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Israel in Twilight
Posted By Daniel Greenfield On January 15, 2014 @ 12:13 am In Daily Mailer,FrontPage | 60 Comments
Rabin’s peace process destroyed Israeli national security and revitalized terrorism as a force in political affairs. Had he lived, he might have turned away from it. The idea had been thrust on him by the fringe left and he had grasped it as a hedge against the political oblivion of a leftist party that had lost credibility in a new Israel no longer dominated by the Socialist vision of cooperatives and bureaucracies.
That door was shut permanently by Rabin’s death and Sharon’s rise to power was made possible by the terrorist fallout from the peace process. Israelis had attempted to make earlier course corrections by voting for Netanyahu over Peres, but Netanyahu, proved unable to change the course of the nation. And so, after Barak’s disastrous retreat from Lebanon, Sharon’s hour came.
There had only been two politically acceptable options in Israel for dealing with terrorism; negotiated appeasement or holding the line. The latter meant making occasional forays after a terrorist atrocity into the territories under Palestinian Authority control, arresting a few wanted terrorists and then pulling back, and hoping the public would be satisfied.
Voters expected Sharon to go further. And he did.
After the Passover Massacre in 2002, Sharon issued a brief statement in which he dropped one phrase. “As we speak, the IDF is already inside the ‘Mukta’a’ (Arafat’s compound) in Ramallah.” Israeli forces took the compound and arrested Marwan Barghouti, the terrorist leader behind much of the violence, who has yet to be released despite international protests.
In a speech to the Knesset, Sharon said, “Our dead lie in a long row: women and children, young and old. And we stand facing them, facing the vacuum created by their murders, and we are speechless.”
“The murderous gangs have a leader, a purpose, and a directing hand. They have one mission: to chase us out of here, from everywhere — from our home in Elon Moreh and from the supermarket in Jerusalem, from the cafe in Tel Aviv and from the restaurant in Haifa, from the synagogue in Netzarim — where the murderers slaughtered… worshippers, walking in their prayer shawls to morning prayers — and from the Seder table in Netanya.”
“And there is one dispatcher: Palestinian Authority Chairman Yasir Arafat.”
But it would not be Arafat who would chase Israeli Jews out of the synagogue in Netzarim. Sharon would do that. All that would be left for Arafat’s gangs would be to burn down the synagogue after its worshipers were gone.
Of the two options, negotiating or holding the line, Sharon had decided to choose a third option.
Israeli generals have a weakness for seeking an impossible alternative and then making it work. Sometimes they succeed, other times they fail.
Sharon aspired to cut the Gordian Knot of negotiations and terrorism by putting as much space, real or virtual, as possible between the Palestinian Authority and the Israeli population. There were to be no more negotiations and no more fruitless raids. Arafat could have the land he already controlled and would be kept out of the rest. It was a retreat meant as a consolidation.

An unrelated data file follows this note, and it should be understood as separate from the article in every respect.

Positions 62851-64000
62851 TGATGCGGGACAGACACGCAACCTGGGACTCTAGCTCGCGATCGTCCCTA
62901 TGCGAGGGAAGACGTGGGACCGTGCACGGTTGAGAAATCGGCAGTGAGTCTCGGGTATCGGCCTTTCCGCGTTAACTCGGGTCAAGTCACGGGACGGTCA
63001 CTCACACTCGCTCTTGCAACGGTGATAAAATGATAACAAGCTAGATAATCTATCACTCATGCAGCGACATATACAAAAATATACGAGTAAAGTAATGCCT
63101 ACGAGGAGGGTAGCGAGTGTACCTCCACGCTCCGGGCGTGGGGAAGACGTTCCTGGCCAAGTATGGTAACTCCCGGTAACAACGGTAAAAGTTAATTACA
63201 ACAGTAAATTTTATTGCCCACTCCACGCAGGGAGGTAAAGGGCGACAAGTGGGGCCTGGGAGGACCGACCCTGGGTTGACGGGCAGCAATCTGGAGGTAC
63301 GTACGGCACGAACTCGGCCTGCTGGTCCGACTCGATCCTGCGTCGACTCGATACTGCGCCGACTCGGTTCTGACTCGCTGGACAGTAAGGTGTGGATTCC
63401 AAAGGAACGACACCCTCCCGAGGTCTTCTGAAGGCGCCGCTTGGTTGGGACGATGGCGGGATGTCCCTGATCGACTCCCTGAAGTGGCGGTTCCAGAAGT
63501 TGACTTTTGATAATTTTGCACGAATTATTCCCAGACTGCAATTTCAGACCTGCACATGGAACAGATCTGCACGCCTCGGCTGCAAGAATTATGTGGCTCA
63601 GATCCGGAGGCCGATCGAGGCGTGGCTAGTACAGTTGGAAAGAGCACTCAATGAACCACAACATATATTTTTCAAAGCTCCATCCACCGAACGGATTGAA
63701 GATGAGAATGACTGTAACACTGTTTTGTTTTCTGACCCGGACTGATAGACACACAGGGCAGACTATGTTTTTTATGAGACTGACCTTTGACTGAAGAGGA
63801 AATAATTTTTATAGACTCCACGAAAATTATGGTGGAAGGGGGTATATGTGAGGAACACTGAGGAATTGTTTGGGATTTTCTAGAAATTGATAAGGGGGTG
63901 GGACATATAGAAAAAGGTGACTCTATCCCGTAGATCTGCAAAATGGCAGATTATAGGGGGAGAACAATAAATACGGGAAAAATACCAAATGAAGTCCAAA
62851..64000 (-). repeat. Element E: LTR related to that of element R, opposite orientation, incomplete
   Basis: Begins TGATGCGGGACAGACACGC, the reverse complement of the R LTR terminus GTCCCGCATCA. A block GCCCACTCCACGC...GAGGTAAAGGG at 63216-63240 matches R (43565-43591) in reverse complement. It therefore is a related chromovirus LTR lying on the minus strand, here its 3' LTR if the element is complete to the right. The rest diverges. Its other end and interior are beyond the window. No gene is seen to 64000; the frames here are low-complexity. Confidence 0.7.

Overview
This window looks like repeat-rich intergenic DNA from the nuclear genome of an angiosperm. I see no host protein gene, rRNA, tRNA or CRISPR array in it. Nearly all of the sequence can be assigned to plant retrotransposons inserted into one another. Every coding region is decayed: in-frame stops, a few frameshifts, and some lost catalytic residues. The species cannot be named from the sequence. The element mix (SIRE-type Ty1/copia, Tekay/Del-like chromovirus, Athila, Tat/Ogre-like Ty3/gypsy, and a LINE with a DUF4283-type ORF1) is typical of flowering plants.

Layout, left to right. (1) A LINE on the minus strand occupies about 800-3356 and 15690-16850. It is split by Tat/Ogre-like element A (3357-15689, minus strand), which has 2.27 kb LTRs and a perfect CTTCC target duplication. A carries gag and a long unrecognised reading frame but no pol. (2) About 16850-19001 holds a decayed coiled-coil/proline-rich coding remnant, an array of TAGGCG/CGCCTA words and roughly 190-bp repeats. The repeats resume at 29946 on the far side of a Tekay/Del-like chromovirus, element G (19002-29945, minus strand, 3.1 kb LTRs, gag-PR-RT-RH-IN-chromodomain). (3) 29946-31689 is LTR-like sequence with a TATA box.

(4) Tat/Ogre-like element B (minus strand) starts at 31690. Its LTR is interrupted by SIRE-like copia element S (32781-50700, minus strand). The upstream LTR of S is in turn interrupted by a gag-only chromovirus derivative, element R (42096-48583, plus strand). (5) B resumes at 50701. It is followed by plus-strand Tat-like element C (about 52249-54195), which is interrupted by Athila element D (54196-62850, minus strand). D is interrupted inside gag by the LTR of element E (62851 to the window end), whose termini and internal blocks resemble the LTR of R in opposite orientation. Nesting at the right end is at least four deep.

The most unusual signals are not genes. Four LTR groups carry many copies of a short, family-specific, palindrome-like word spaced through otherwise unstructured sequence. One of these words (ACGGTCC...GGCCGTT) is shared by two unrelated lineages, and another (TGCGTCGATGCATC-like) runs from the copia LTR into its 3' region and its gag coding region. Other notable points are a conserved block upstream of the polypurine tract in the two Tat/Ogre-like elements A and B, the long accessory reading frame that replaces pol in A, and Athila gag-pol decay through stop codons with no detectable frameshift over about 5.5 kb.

The strategy was not an original one. The ‘separation wall’ that every trendy lefty denounces was begun by Rabin. The unilateral withdrawal from Gaza and the ethnic cleansing of the Jews living there wrapped up the strategy. But it was a bad strategy from the start.
Separation worked and it didn’t. Israeli casualties dropped sharply since 2002. The days of the constant urban suicide bombing have receded into history. Israeli parents still worry, but the atmosphere isn’t what it was a decade ago and many Israelis are once again able to convince themselves that a West Bank withdrawal will stop putting soldiers and settlers at risk and end the terrorism threat.
Sharon, like Rabin, left behind an unfinished strategy, but his was the more tangled one. If Rabin was making a terrible mistake, many wonder whether Sharon had a bigger plan than mere separation; an endgame that would have shifted the strategic landscape.
Death has closed the door on these questions as firmly as it did on Rabin’s second thoughts.
After Sharon, the country has floundered with no meaningful strategy except the old one of holding a shrinking line. The separation wall helped keep out suicide bombers, but not rockets and for the first time in a long time, rockets struck Tel Aviv and Jerusalem.
The country’s current predicament was shaped by two men, one born in 1922 and the other in 1928; both products of the old left and of the military establishment. The baby boomer new left has done its damage, but there has been little in the way of leadership from that generation. Now that generation is also growing old; it has done a decent job of modernizing and privatizing Israel, but it has no answers to its strategic questions.
The Netanyahus and Baraks, the Israeli leaders who were born in the forties, are now in their sixties, and it isn’t likely that they will dominate Israel into their seventies and eighties the way that Sharon, Rabin and Peres did. Their successors, men like Yair Lapid and Naftali Bennett, were born in the sixties and seventies and they are now coming into their own.
It will be up to Generation X to solve Israel’s strategic problem. That is assuming that they ever get the chance.
Israel cannot afford to exist in twilight. If it were in a peaceful part of the world, if its people were not murderously hated by billions, if it were not constantly at war, it might be able to move through an undistinguished prosperity without worry or doubt; but that is not its fate.
The Jewish State cannot persist in twilight. It will either fall into the darkness of an old night or step into the light of a new day.
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